Source: NNGroup

Like any valuable insight, this is almost deceptively simple. Let's unpack it.

"Users spend most of their time on other sites."

Us web developers spend so much time on our websites, that we can easily forget that users are spending the vast majority of their time on other websites.

"This means that users prefer your site to work the same way as all the other sites they already know."

Here's the juicy part.

There are 2 main things to learn here:

1) Users' expectations of how websites work and are laid out, are already formed. Designers have to work around existing expectations, rather than try to force new innovations upon them.

This is why the shopping cart logo is ubiquitous on ECommerce websites.

This is why brand recall increases when logos are in the top left.

This is why everyone knows that clicking a website logo in the top left, will return you to the home page.

2) Users understand all of these concepts BEFORE they visit a website. So when you deviate from expectations -- when you innovate -- you are actually confusing your users by asking them to learn a new mental framework.

And confusion never leads to sales.

This rule is the most important rule for design in general.

Think about things you use in your everyday life. Door handles are always in the same location vertically, and they pretty much always come in one of a handful of known varieties (lever, knob, or bar). You don't ever see a door that someone designed to be opened by pulling a string that's hanging from the top.

Innovation isn't inherently good.

Being unique isn't inherently good.

That's not to say that you can't innovate when it comes to the subtle nuances of design -- after all, everyone has seen doors that looked cheap and doors that made us wish we had them on our house. But we don't look at cool doors in awe because they innovated by replacing the traditional handle with a lever to be pulled from the top of the door -- we look at them because they used good materials, good colors, good textures, good spacing.

Similarly, we don't look at good websites and think they're good because they look nothing like the competition.

We think they're good because instead of using stock images, they use high-quality, relevant images. Because they have a crisp logo. Because their navigation is clear. Because it loads fast.

Good websites are good because they use regular components, with masterful execution.

Center-Aligned Logos can Hurt Navigation

Quick caveat: This only applies to large displays.

To recap, logos in the top-left of a website assist with:

  1. Branding: Consistent brand reinforcement on every page
  2. Navigation: Users click the logo to return to the home page -- all websites work this way, so users rely on it.
  3. Orientation: Lets users know where on the web they are. Websites often link to new websites, and seeing the brand logo in the expected spot serves as a powerful orientation tool.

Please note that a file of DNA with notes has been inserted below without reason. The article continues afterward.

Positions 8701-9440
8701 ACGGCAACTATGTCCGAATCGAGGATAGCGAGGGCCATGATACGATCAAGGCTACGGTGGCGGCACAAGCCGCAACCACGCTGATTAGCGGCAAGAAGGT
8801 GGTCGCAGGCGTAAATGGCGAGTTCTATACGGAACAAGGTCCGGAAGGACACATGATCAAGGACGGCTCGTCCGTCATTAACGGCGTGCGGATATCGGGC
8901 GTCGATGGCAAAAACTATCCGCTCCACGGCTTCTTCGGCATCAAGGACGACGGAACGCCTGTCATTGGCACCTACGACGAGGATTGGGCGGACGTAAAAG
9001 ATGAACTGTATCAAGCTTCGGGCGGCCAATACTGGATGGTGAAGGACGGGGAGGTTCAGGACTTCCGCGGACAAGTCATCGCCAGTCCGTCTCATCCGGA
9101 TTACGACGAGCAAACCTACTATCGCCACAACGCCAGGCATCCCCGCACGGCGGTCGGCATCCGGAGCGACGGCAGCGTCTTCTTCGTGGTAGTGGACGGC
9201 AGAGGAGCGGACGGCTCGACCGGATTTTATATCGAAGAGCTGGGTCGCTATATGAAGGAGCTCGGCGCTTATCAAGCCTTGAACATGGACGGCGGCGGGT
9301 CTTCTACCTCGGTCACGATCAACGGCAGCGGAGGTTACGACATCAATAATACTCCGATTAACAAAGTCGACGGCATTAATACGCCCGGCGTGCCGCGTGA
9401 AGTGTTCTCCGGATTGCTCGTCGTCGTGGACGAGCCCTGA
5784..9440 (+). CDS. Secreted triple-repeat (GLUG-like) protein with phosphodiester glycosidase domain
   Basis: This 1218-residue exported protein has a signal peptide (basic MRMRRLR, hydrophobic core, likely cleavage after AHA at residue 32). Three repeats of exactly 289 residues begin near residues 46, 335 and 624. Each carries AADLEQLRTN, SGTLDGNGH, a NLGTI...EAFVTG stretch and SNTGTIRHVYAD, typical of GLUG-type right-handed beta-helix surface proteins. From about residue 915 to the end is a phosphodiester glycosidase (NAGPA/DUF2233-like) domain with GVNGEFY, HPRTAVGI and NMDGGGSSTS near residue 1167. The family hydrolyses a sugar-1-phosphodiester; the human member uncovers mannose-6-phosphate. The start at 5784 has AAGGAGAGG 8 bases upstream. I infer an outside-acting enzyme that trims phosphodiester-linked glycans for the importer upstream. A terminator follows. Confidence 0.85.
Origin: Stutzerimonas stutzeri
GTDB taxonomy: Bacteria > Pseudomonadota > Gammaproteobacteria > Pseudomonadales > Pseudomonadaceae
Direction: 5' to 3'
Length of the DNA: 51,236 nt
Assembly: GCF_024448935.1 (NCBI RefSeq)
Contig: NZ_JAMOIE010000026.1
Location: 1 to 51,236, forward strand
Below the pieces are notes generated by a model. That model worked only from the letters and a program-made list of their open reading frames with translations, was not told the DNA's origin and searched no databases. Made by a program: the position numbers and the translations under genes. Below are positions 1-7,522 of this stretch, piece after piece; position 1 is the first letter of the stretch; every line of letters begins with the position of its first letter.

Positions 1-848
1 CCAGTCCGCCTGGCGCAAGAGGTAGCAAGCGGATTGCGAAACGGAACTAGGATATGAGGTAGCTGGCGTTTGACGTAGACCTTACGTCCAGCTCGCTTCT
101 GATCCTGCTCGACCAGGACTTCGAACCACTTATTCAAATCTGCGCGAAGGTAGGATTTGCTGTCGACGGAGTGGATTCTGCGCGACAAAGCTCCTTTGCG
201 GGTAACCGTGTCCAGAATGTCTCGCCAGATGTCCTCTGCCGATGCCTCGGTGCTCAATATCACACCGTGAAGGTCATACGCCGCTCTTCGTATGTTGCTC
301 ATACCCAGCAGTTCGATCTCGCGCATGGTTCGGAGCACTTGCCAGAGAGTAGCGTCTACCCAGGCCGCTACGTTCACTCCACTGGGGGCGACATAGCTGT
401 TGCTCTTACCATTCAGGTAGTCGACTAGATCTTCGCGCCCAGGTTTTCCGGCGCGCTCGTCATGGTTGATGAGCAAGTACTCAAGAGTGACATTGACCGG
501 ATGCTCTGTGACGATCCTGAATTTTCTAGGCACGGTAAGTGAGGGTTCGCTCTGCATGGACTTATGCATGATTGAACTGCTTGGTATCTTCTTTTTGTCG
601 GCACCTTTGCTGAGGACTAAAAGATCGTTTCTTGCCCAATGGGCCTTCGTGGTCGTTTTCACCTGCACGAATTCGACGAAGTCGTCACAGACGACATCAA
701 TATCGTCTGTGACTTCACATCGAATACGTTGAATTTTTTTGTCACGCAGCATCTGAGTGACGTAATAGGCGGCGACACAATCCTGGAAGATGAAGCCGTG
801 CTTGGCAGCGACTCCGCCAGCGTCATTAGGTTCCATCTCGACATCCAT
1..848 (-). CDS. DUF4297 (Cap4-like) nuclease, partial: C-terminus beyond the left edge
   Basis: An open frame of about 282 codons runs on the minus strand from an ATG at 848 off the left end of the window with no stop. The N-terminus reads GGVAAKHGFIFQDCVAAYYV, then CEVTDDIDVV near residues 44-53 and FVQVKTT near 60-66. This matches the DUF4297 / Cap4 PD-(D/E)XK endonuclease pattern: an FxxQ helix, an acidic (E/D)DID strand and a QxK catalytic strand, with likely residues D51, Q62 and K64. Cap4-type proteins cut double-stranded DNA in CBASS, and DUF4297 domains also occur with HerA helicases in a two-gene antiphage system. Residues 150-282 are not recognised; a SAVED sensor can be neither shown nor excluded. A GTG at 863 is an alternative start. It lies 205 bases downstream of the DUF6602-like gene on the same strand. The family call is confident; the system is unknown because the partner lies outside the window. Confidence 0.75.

But some websites put their logos in the center.

Why?

It can be tempting to toss your logo in the center. After all, the phrase "center of attention" exists for a reason, and who wouldn't want all the attention they can get?

Well, not so fast.

As I just explained, going against established design patterns tends to confuse users, more than make you stand out more.

Here's another study on logo position from nngroup, where they asked users to purchase an item and then return to the home page.

The key part of this study is the users' goal was to return to the home page at the end of their session.

". . . the ability to quickly return to the homepage is critical for users who become lost or simply want to switch to a different task or topic . . . The green highlighting on this clickmap shows where users clicked when they attempted to navigate to the homepage. Since the Koshka logo is centered, many users accidentally clicked the leftmost link Under $29 to get to the homepage."

The conclusions of their study:

Many users mistakenly assume the leftmost menu link is the HOME link when your logo is in the center.

If someone gets lost, they may leave, or forget what they're doing.

If your navigation is confusing, you can bet it costs you money.

Or every time you give your users exactly what they expect...

It's money gained. 😊

Center-Aligned Logos are OK for Mobile

The distance between the left corner of a mobile device and its center is small.

That's why centering logos is fine for mobile devices.

That covers all three logo alignment options.

Let's cover the navigation menu next.

Use Clear, Industry-Standard Menu Item Labels

Your site's main menu is critical.

Good menus have these qualities:

  1. Easy to see and scan
  2. Menu items are named clearly
  3. Menu items are relevant to common user needs

Seems simple enough...

And yet, I bet you'd agree with me that there are a lot of ways to do it wrong.

Because -- and I don't think this is a risky assumption to make -- you've been frustrated at menu designs before.

Ever seen garbage like this?

Learn?

Explore?

EXCUSE ME?

Can you guess what "Explore" actually leads to?

Yeah, me neither.

Don't use "cute" or "creative" names for menu items.

Users are not impressed by your abilities as a human thesaurus.

Users are impressed by useful content and services that meet their needs.

Takeaway: create good content and make it easy to find.

By contrast, here's and awesome menu:

This menu is beyond clear. Sure, it's a little dense -- but most of it can't be helped.

(These USC's are unrelated, by the way.)

A university of that size has several different visitor types, each with their own needs.

Here's a breakdown of USC's top menu:

Menu Link Name Visitor Need
Admission High School senior who is applying to USC
Arts High School junior from a private art-focused school, who wants to know if USC is right for them